RTTNews - With hours worked falling at a faster pace than output, the Labor Department released a report on Tuesday showing a much bigger than expected increase in productivity in the second quarter. At the same time, the report also showed a steep drop in unit labor costs.

The report showed that productivity increased by 6.4 percent in the second quarter compared to a downwardly revised 0.3 percent increase in the first quarter. Economists had expected productivity to increase by 5.5 percent.

The revised productivity growth in the first quarter reflects a notable downward revision from the 1.6 percent growth that was reportedly previously.

A continued drop in hours worked contributed to the bigger than expected increase in second quarter productivity, which is measured by output per hour. Hours fell by 7.6 percent following an unrevised 9.0 percent decrease in the first quarter.

Output also fell in the second quarter, decreasing by a more modest 1.7 percent compared to a revised 8.8 percent drop in the first quarter.

Lindsey Piegza, economic analyst for FTN Financial, said, Stronger-than-expected productivity growth in the second quarter underlines the tremendous slack in the labor market and the employment cutbacks made across all sectors of the economy.

It also highlights the tremendous need for the recovery to begin not just to slow the progression of job losses but begin to stimulate real and positive job creation in an attempt to replace some of the more than 6 million jobs lost since the onset of the economic tsunami, Piegza added.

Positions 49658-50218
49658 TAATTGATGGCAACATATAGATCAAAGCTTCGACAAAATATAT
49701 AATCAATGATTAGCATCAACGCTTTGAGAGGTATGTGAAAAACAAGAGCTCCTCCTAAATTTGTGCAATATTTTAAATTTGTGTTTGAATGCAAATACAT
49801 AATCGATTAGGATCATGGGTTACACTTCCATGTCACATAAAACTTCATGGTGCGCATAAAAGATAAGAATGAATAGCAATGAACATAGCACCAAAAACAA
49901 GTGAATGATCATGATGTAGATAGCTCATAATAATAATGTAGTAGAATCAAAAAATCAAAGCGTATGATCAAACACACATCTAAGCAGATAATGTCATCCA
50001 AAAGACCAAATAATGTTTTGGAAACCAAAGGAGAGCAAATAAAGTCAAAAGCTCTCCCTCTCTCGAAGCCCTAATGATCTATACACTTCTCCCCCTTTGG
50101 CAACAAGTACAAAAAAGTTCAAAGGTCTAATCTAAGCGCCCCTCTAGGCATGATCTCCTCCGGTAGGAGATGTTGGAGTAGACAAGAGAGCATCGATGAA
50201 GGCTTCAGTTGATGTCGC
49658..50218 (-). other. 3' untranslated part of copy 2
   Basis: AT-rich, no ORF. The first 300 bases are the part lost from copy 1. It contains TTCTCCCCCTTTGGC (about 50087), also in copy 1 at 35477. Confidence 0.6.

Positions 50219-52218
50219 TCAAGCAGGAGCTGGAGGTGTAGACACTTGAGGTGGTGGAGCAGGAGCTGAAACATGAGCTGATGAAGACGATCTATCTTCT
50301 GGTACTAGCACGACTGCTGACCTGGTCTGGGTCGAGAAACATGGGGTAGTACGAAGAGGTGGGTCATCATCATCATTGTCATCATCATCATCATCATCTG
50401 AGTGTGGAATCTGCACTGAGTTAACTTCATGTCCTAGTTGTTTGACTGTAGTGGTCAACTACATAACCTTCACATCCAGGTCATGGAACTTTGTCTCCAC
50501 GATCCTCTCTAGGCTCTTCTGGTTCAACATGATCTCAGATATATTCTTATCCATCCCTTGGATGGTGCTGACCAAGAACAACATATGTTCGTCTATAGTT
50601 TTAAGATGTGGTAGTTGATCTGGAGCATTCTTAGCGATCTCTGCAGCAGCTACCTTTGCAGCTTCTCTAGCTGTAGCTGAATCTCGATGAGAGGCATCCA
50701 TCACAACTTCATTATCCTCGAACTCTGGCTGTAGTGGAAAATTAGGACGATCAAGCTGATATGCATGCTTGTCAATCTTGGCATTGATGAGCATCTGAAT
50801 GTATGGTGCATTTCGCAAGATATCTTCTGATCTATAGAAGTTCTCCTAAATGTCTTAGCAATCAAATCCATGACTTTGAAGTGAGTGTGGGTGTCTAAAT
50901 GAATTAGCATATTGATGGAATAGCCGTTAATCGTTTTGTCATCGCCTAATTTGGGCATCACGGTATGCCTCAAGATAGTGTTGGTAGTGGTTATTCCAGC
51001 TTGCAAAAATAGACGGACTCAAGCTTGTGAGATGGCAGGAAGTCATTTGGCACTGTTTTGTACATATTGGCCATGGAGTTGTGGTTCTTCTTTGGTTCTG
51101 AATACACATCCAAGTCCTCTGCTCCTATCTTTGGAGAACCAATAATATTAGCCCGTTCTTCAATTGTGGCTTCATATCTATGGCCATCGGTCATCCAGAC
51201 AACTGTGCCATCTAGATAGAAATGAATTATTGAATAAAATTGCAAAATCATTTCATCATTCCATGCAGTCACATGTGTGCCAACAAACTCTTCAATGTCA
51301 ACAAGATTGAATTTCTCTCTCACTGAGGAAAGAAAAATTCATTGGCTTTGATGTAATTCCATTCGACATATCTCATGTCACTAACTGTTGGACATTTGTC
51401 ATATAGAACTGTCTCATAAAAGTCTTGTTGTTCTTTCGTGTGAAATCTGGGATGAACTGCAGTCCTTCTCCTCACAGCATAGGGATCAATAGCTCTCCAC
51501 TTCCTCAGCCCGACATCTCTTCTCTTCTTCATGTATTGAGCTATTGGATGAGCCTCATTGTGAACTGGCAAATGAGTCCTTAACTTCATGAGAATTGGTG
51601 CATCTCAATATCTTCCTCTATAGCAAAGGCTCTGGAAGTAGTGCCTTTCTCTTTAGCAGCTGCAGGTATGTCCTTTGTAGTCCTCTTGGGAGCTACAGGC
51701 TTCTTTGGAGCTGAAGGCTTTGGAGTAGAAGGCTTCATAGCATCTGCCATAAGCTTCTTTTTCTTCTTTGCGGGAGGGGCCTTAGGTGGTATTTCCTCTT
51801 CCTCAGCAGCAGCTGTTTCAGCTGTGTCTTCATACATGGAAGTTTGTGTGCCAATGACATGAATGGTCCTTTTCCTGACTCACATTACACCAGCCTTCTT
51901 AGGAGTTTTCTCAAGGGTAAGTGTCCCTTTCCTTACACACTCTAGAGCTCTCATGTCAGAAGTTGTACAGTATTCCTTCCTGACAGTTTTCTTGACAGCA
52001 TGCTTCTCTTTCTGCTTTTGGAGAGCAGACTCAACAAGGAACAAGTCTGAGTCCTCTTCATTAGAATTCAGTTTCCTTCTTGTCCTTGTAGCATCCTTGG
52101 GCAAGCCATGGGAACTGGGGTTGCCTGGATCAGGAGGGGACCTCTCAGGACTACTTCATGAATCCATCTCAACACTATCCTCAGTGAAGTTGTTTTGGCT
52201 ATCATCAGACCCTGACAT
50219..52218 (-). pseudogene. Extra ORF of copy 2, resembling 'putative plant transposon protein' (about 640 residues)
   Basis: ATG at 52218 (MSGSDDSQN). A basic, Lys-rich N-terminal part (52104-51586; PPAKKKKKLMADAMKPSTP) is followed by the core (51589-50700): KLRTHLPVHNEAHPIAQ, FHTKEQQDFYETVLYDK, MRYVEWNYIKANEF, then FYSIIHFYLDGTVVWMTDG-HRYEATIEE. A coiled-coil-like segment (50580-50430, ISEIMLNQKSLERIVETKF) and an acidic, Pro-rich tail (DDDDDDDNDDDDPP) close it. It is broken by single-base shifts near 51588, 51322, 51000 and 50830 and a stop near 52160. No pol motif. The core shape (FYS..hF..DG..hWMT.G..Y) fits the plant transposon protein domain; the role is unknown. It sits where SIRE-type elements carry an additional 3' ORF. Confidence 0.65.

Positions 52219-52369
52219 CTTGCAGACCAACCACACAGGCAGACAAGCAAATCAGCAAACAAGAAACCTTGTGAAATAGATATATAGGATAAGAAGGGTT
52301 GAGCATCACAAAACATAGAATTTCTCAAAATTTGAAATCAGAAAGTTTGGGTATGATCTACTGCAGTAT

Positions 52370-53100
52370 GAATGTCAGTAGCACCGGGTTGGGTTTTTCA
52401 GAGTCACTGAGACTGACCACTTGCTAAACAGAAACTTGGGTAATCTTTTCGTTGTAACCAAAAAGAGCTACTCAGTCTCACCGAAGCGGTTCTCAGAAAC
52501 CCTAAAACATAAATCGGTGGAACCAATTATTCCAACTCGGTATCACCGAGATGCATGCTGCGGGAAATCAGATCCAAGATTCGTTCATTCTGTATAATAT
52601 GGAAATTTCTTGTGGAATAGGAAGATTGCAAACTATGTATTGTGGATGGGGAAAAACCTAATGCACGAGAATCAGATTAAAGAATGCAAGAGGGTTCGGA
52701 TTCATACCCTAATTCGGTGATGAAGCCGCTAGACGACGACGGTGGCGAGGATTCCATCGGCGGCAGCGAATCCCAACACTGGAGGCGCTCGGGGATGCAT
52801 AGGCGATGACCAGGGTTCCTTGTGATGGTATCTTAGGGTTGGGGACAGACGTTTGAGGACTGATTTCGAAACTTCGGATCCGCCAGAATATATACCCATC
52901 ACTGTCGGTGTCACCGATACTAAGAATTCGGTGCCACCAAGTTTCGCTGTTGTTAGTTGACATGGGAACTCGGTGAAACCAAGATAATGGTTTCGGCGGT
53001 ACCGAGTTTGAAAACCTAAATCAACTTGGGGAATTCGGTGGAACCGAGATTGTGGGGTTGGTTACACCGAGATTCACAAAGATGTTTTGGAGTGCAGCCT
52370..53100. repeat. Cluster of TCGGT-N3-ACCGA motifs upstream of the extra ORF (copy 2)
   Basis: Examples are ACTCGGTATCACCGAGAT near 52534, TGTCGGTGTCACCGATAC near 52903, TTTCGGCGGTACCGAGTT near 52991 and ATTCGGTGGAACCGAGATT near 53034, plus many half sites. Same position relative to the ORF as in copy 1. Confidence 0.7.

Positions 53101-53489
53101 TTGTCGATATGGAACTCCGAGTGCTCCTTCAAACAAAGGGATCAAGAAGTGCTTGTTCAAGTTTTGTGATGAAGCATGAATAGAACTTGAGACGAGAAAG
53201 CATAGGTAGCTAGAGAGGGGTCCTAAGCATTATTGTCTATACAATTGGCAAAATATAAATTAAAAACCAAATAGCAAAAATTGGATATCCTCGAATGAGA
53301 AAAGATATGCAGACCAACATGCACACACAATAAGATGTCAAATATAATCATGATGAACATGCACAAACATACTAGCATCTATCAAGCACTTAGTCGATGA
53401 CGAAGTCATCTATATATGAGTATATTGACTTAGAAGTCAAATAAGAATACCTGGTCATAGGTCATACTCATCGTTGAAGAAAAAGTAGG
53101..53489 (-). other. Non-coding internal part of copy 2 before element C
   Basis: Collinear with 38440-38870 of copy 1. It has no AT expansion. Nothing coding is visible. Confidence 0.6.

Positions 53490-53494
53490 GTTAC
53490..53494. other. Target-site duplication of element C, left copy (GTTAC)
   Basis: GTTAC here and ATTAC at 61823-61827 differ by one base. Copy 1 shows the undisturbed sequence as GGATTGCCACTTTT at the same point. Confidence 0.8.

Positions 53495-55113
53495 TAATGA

Meanwhile, the Labor Department also said that unit labor costs fell by 5.8 percent in the second quarter following a revised 2.7 percent decrease in the first quarter. The steep drop in costs exceeded the expectations of economists, who had expected a 2.5 percent drop.

The revised decrease in labor costs in the first quarter reflects a substantial revision compared to the 3.0 percent increase in costs that had been reported.

At the same time, the report showed that hourly compensation edged up 0.2 percent in the second quarter compared to a revised 2.4 percent drop in the first quarter. Hourly compensation in the first quarter was previously reported to show a 4.6 percent increase.

Real hourly compensation, which takes into account changes in consumer prices, fell 1.1 percent in the second quarter compared to a revised 0.1 percent drop in the first quarter. Real hourly compensation in the first quarter was previously reported to show a 7.1 percent increase.

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